Socrates, Don Quixote and Jesus
‘You’ve got some interesting things in your room’, said our 9 year-old grandson, Sebastian, when he wandered into my study upstairs recently.
‘Who is that?’ he asked pointing to a cheap six-inch model of an elderly, thoughtful man I bought in a street market in Athens.
‘That's Socrates’, I said.
‘What is he famous for?’
‘He was a philosopher’.
‘The word means that he loved wisdom, that it is important to try to be wise. The most famous thing he ever said was ’the unexamined life is not worth living’. In other words it’s important to keep asking questions’.
‘Hmm, he mused approvingly’. Seb has never had a problem with that!
‘Well, who is that?’ he asked pointing to a slightly weird, long, thin wooden version of a knight of some sort, bought in Mexico.
‘That is Don Quixote’.
‘Never heard of him. What is he famous for?’
‘He thought it was important to have your ideals and to fight for them, even if you lose’, I said sorting quickly through the many versions of the Spanish epic.
‘I like him’, our boy responded.
‘That is Jesus, right? Only it isn’t Jesus’, he pointed to a small wooden cross – an empty cross - from Bavaria on my desk.
How to sum up what Jesus is famous for in one understandable sentence?
‘Jesus said that there is only one way to stop people being nasty to each other and that is to surprise them by forgiving them’.
‘What? even Hitler?’
At that point a call came from downstairs for lunch. Seb was hungry and quickly gone. The interrogation was over.
I thought over what had just happened. I had summarised the stories of three men from the past whose stories are still very much alive in me and many other people. Actually, we all live by stories. They may revolve around universally known figures like these or they may be known only to ourselves. Whichever is the case, these stories have the power to motivate, inspire, encourage.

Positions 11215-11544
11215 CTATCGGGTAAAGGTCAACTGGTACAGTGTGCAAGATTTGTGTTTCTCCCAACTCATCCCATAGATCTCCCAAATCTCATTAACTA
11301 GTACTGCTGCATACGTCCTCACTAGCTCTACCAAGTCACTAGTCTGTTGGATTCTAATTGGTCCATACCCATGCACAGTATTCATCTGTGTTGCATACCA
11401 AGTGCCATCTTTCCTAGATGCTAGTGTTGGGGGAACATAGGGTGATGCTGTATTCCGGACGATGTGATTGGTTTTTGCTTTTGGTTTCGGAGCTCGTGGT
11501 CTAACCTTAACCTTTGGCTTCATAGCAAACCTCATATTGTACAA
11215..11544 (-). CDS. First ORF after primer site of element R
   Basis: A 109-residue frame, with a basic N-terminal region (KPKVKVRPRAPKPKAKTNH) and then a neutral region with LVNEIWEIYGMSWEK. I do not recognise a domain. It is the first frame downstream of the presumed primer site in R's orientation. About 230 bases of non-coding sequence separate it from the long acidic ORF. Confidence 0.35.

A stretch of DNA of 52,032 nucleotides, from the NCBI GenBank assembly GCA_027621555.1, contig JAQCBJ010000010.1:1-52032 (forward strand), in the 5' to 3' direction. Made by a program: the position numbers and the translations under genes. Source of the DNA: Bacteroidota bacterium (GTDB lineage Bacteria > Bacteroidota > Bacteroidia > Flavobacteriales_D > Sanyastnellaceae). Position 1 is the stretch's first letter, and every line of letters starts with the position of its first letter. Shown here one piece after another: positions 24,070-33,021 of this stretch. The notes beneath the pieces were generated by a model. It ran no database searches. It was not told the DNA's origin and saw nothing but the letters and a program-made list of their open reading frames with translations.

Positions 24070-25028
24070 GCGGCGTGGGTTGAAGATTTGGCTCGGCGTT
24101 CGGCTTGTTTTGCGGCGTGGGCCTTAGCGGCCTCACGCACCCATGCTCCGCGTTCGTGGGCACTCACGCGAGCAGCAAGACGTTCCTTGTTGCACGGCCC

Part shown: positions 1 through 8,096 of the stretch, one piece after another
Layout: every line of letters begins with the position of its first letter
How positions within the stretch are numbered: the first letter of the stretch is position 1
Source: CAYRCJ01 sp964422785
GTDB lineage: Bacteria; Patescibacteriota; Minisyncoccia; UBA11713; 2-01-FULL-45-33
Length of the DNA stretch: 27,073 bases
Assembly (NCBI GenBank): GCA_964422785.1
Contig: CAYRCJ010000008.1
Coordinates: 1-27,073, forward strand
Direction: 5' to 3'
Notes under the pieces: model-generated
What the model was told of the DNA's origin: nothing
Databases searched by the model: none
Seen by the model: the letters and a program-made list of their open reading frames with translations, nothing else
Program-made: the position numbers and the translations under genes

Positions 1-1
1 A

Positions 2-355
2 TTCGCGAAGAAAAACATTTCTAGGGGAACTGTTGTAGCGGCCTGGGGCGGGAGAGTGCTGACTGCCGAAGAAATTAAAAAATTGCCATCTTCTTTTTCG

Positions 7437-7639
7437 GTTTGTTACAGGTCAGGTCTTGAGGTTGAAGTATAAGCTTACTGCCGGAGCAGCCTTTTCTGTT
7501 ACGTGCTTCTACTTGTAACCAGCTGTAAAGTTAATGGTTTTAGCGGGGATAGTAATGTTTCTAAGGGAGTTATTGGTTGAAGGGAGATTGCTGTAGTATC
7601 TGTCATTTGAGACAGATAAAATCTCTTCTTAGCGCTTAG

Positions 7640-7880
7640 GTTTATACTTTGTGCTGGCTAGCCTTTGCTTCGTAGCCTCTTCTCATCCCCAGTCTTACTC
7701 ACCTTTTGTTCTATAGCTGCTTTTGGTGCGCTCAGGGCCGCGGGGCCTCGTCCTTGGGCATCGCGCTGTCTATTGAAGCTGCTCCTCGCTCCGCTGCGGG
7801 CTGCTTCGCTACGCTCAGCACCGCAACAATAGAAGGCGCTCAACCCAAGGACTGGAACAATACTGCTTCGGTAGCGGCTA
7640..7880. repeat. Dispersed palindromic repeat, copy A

I learned to admire Don Quixote de la Mancha while studying Spanish literature at school. A work of fiction, he is an idealist, sometimes seen as comic or even tragic figure. He was disenchanted with the way his society worked. He made random and mostly ineffectual efforts to change some things. He famously ‘tilted at windmills’, at enemies real or imagined. Sometimes it was not clear whose side he was really on.
I discovered Socrates and Plato at university. My little statue is of an elderly Socrates, probably shortly before he was obliged to drink deadly poison as a punishment for encouraging the young men of Athens to question the received wisdom of the Athenian elders. I remember the precise moment when I grasped what Socrates was saying about the importance of asking questions. It changed everything.
Jesus has always been around. He has always been my lead story though the other two – or my versions of them – come a close second. All three are subversive characters. But the Jesus story about the subversive power of love has been for me the most deeply persuasive.
Whatever you may be turning over in your mind these days, these three men still have something important to offer, even now. The pandemic, the climate crisis, the war in Ukraine, the abrupt rise in the cost of living, the development of endless technological wonders, vast migratory refugee movements, our recognition of the sheer immensity of the universe - all of these raise profound questions about what it is to be human in 2022. To respond to them we all need our stories.
I wonder what yours are....